But what of the information integrity crisis in the News Feed? What of the broader cultural reckoning over how we spend our time online? What of the decline in North American Facebook usage that began last quarter, and may well have continued into the current one?
I understand why you might look at Facebook’s download numbers and conclude that, lol, nothing matters. But if we learned one thing over the past week, it’s that what matters isn’t always what you expect.

Data row firm Cambridge Analytica's offices raided after court order
Leaked: Cambridge Analytica's blueprint for Trump victory
Lawmakers hope to use Facebook’s ‘oil spill’ privacy mishap to usher in sweeping new laws
Facebook had a closer relationship than it disclosed with the academic it called a liar
Ex-regulators say Facebook's steps won't stop federal investigations
Zuckerberg Says Facebook Probe Into Apps Won’t Uncover All Data Abuse
Why Facebook users’ data obtained by Cambridge Analytica has probably spun far out of reach
The Facebook and Cambridge Analytica scandal, explained with a simple diagram
Cambridge Analytica’s “psychographic microtargeting”: what’s bullshit and what’s legit
Bolton Was Early Beneficiary of Cambridge Analytica’s Facebook Data
Bannon oversaw Cambridge Analytica’s collection of Facebook data, according to former employee
Facebook survey is asking Indians if they trust the platform or not
We’re taking steps to protect against future interference in our political conversation by state-sponsored propaganda campaigns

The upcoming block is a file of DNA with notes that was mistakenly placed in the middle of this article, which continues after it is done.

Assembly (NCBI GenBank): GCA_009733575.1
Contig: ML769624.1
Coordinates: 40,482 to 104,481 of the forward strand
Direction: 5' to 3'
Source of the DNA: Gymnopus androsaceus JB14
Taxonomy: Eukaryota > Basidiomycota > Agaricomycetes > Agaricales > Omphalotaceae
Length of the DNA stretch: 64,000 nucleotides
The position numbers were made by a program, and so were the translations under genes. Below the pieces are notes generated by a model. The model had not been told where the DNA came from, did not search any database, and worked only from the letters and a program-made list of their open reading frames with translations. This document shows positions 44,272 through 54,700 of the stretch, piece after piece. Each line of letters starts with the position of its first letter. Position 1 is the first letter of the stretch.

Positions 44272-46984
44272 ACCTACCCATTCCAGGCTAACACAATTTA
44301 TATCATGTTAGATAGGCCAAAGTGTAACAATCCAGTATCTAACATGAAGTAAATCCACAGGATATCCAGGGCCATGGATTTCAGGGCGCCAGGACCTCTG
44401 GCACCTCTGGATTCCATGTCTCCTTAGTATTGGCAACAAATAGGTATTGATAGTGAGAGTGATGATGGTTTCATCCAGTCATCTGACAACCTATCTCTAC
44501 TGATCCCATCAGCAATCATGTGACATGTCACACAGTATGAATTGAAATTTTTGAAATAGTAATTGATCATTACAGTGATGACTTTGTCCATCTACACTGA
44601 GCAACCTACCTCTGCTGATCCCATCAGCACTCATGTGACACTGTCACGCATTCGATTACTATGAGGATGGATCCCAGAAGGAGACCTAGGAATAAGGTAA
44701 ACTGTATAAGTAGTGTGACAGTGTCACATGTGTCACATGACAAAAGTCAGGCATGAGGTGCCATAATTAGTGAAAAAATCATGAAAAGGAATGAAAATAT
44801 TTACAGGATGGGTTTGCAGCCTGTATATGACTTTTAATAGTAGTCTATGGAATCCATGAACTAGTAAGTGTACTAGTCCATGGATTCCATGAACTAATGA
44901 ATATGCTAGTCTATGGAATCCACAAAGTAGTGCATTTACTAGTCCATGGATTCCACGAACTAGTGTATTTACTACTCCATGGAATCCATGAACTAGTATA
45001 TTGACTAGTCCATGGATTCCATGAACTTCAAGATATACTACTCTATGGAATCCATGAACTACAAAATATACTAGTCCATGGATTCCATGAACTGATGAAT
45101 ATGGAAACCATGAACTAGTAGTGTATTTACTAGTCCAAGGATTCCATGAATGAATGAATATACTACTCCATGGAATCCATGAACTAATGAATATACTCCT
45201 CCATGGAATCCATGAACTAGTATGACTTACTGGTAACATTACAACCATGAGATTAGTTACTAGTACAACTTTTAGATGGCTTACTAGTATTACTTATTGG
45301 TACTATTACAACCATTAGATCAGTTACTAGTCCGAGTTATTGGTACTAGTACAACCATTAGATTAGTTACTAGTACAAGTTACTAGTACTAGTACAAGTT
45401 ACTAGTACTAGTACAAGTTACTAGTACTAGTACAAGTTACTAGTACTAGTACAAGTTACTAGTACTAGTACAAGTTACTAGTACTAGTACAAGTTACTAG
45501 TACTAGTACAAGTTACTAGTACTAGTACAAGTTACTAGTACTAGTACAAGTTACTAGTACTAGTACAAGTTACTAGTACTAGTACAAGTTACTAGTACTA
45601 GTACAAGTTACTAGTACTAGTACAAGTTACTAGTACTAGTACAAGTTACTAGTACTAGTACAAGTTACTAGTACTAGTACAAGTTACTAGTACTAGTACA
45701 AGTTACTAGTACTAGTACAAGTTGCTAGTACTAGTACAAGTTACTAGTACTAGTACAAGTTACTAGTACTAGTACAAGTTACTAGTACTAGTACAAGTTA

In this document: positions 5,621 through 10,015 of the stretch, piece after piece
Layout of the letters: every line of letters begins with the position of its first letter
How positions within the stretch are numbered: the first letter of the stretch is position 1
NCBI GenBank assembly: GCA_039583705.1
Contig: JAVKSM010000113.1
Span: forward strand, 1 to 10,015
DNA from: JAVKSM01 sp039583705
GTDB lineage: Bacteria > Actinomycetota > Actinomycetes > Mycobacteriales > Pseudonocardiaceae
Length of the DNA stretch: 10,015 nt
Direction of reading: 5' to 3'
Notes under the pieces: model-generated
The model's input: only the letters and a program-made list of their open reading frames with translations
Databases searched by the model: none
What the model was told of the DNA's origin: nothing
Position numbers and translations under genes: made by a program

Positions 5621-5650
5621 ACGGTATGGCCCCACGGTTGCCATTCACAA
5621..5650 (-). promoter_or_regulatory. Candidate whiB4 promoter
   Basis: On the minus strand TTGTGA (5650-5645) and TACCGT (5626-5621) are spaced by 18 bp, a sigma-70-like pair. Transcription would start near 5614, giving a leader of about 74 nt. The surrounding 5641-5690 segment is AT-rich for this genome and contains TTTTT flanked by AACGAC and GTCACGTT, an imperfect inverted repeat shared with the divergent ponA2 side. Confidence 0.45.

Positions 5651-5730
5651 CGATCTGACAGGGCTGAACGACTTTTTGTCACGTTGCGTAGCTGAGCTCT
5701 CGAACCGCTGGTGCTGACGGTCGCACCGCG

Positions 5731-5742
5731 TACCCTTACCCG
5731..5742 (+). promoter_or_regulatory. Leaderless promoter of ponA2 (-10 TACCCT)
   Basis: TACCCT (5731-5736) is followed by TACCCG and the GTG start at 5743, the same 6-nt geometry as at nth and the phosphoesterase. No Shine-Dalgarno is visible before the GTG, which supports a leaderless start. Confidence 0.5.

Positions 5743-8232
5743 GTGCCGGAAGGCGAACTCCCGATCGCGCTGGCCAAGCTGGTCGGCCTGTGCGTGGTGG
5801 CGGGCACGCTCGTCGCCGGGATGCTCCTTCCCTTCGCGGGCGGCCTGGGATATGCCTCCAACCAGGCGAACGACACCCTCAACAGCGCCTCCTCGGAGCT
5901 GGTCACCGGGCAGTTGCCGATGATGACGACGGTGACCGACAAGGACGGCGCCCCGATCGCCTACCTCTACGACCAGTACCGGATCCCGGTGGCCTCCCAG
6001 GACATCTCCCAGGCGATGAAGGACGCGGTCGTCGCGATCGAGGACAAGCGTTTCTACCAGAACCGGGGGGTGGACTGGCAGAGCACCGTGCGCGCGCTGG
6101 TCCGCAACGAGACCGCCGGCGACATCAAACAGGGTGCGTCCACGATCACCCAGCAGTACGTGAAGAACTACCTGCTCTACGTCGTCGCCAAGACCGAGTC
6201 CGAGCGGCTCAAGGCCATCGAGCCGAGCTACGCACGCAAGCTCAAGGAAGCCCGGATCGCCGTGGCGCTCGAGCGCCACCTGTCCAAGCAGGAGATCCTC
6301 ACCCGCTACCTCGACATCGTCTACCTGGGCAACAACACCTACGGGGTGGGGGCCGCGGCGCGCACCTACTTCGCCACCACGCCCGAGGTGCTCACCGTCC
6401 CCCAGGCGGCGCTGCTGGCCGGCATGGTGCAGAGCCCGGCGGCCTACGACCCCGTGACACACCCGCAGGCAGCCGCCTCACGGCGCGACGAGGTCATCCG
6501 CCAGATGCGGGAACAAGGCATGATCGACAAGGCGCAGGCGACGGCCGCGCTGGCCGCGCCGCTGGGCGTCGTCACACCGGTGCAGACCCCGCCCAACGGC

In a bit of nuclear shade thrown Facebook’s way, the Apple promoted alternative social networks in the App Store today:
Federico Viticci
Real subtle, App Store. Well done.
4:30 PM - 22 Mar 2018
Facebook hit with shareholder lawsuits over data misuse crisis
Bye Facebook, hello Instagram: Users head for Facebook-owned social network
Sonos is pulling its ads off Facebook and Instagram, but only for a week
Facebook Tries to Calm Advertisers After Cambridge Analytica Crisis
If Facebook controls your mind, so do a lot of other tech companies
Given Facebook’s Privacy Backlash, Why Aren’t We Angrier With the Broadband Industry?
Craigslist Shuts Personal Ads for Fear of New Internet Law
YouTube for Kids is still is still churning out blood, suicide and cannibalism
How publishers are monetizing their Facebook groups
Can Anyone Unseat Mark Zuckerberg?
Facebook faces a reputational meltdown - What Zuckerberg should do?
That Facebook is terrible at PR is unsurprising – and it’s partly the media’s fault
Facebook's Cambridge Analytica Scandal Is Part of a Bigger Problem
Don't Delete Your Facebook Account
Hey Mark Zuckerberg: Don't Lock Down Everyone's Data, Open It Up To Services That Give Your Users More Control Over Their Data
And finally ... a milestone
Thanks in large part to some lovely tweets from Andy Baio and Walt Mossberg, The Interface hit 2,000 subscribers last night. Thanks to everyone who spends some time with me each day reading about social networks and democracy. And to everyone who writes me at the end of the day with their thoughts — I appreciate you the most!
What do you know that I don't? or DM me for my Signal. And have a great weekend!